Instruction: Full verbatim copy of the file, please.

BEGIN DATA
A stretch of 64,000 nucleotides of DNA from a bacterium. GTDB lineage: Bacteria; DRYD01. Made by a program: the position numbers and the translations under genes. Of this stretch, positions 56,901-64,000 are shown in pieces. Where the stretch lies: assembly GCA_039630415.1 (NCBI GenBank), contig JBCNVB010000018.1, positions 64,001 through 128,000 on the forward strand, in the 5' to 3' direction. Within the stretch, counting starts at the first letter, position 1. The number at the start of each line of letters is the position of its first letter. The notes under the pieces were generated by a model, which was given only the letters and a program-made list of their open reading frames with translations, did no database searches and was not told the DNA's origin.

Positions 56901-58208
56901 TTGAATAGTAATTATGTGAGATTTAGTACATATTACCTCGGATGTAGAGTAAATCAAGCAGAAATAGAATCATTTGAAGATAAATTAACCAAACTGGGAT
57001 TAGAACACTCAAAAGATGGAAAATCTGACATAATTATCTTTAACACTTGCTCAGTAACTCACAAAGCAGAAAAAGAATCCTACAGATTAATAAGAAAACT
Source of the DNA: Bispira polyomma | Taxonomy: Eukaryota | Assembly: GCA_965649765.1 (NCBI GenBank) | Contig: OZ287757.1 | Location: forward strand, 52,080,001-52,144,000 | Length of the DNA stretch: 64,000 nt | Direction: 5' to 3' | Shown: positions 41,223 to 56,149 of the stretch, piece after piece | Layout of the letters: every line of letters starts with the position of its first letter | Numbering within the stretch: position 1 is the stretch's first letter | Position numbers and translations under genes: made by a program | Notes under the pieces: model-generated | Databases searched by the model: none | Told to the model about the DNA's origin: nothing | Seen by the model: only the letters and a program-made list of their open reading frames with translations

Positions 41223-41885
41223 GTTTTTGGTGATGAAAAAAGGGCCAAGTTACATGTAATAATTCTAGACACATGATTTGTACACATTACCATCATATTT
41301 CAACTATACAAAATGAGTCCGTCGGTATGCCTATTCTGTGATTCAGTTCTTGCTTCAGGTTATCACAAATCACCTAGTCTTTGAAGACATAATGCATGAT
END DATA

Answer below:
A stretch of 64,000 nucleotides of DNA from a bacterium. GTDB lineage: Bacteria; DRYD01. Made by a program: the position numbers and the translations under genes. Of this stretch, positions 56,901-64,000 are shown in pieces. Where the stretch lies: assembly GCA_039630415.1 (NCBI GenBank), contig JBCNVB010000018.1, positions 64,001 through 128,000 on the forward strand, in the 5' to 3' direction. Within the stretch, counting starts at the first letter, position 1. The number at the start of each line of letters is the position of its first letter. The notes under the pieces were generated by a model, which was given only the letters and a program-made list of their open reading frames with translations, did no database searches and was not told the DNA's origin.

Positions 56901-58208
56901 TTGAATAGTAATTATGTGAGATTTAGTACATATTACCTCGGATGTAGAGTAAATCAAGCAGAAATAGAATCATTTGAAGATAAATTAACCAAACTGGGAT
57001 TAGAACACTCAAAAGATGGAAAATCTGACATAATTATCTTTAACACTTGCTCAGTAACTCACAAAGCAGAAAAAGAATCCTACAGATTAATAAGAAAACT
Source of the DNA: Bispira polyomma | Taxonomy: Eukaryota | Assembly: GCA_965649765.1 (NCBI GenBank) | Contig: OZ287757.1 | Location: forward strand, 52,080,001-52,144,000 | Length of the DNA stretch: 64,000 nt | Direction: 5' to 3' | Shown: positions 41,223 to 56,149 of the stretch, piece after piece | Layout of the letters: every line of letters starts with the position of its first letter | Numbering within the stretch: position 1 is the stretch's first letter | Position numbers and translations under genes: made by a program | Notes under the pieces: model-generated | Databases searched by the model: none | Told to the model about the DNA's origin: nothing | Seen by the model: only the letters and a program-made list of their open reading frames with translations

Positions 41223-41885
41223 GTTTTTGGTGATGAAAAAAGGGCCAAGTTACATGTAATAATTCTAGACACATGATTTGTACACATTACCATCATATTT
41301 CAACTATACAAAATGAGTCCGTCGGTATGCCTATTCTGTGATTCAGTTCTTGCTTCAGGTTATCACAAATCACCTAGTCTTTGAAGACATAATGCATGAT